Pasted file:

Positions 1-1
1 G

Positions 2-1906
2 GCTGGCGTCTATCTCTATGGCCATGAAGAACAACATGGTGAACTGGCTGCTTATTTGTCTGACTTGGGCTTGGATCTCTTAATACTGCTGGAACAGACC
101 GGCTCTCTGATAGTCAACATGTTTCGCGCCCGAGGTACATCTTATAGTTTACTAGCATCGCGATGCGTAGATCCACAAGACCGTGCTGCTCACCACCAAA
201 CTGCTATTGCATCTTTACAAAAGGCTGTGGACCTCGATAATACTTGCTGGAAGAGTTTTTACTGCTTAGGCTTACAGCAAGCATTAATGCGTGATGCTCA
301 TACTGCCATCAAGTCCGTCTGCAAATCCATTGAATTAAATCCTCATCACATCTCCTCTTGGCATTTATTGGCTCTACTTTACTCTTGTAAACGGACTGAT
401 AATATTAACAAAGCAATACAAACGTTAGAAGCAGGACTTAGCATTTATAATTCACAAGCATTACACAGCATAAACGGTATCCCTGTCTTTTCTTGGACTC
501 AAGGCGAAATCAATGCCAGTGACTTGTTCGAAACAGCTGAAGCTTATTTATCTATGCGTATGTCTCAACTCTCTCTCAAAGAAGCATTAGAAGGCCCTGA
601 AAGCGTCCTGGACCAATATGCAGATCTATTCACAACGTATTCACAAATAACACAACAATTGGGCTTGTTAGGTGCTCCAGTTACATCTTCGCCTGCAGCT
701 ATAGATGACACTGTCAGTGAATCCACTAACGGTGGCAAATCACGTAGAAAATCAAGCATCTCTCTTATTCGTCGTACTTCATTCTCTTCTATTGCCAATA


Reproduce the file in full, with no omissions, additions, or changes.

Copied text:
Positions 1-1
1 G

Positions 2-1906
2 GCTGGCGTCTATCTCTATGGCCATGAAGAACAACATGGTGAACTGGCTGCTTATTTGTCTGACTTGGGCTTGGATCTCTTAATACTGCTGGAACAGACC
101 GGCTCTCTGATAGTCAACATGTTTCGCGCCCGAGGTACATCTTATAGTTTACTAGCATCGCGATGCGTAGATCCACAAGACCGTGCTGCTCACCACCAAA
201 CTGCTATTGCATCTTTACAAAAGGCTGTGGACCTCGATAATACTTGCTGGAAGAGTTTTTACTGCTTAGGCTTACAGCAAGCATTAATGCGTGATGCTCA
301 TACTGCCATCAAGTCCGTCTGCAAATCCATTGAATTAAATCCTCATCACATCTCCTCTTGGCATTTATTGGCTCTACTTTACTCTTGTAAACGGACTGAT
401 AATATTAACAAAGCAATACAAACGTTAGAAGCAGGACTTAGCATTTATAATTCACAAGCATTACACAGCATAAACGGTATCCCTGTCTTTTCTTGGACTC
501 AAGGCGAAATCAATGCCAGTGACTTGTTCGAAACAGCTGAAGCTTATTTATCTATGCGTATGTCTCAACTCTCTCTCAAAGAAGCATTAGAAGGCCCTGA
601 AAGCGTCCTGGACCAATATGCAGATCTATTCACAACGTATTCACAAATAACACAACAATTGGGCTTGTTAGGTGCTCCAGTTACATCTTCGCCTGCAGCT
701 ATAGATGACACTGTCAGTGAATCCACTAACGGTGGCAAATCACGTAGAAAATCAAGCATCTCTCTTATTCGTCGTACTTCATTCTCTTCTATTGCCAATA